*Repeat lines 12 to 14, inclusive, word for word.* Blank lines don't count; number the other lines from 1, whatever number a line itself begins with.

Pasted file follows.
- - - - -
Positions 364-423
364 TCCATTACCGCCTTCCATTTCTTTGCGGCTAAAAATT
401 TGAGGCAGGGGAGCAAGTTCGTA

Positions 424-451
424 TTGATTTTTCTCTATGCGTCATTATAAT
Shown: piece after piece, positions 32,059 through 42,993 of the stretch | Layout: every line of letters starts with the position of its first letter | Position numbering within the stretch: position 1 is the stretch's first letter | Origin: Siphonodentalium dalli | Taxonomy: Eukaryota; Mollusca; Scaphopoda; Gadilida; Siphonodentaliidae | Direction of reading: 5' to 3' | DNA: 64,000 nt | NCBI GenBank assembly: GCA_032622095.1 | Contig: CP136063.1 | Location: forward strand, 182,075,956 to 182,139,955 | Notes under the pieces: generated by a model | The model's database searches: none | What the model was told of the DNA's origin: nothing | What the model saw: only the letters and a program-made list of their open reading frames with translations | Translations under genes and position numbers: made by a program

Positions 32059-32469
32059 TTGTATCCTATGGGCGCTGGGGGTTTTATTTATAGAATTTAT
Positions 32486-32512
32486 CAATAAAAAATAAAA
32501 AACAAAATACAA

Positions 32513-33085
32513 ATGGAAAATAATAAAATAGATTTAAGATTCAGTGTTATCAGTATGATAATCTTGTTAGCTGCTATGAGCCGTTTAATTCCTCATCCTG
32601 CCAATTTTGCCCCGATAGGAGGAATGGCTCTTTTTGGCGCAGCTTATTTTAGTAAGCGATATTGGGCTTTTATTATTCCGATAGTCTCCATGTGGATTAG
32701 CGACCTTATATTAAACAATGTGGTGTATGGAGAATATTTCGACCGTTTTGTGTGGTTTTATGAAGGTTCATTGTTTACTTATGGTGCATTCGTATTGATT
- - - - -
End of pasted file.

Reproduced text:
Positions 32513-33085
32513 ATGGAAAATAATAAAATAGATTTAAGATTCAGTGTTATCAGTATGATAATCTTGTTAGCTGCTATGAGCCGTTTAATTCCTCATCCTG
32601 CCAATTTTGCCCCGATAGGAGGAATGGCTCTTTTTGGCGCAGCTTATTTTAGTAAGCGATATTGGGCTTTTATTATTCCGATAGTCTCCATGTGGATTAG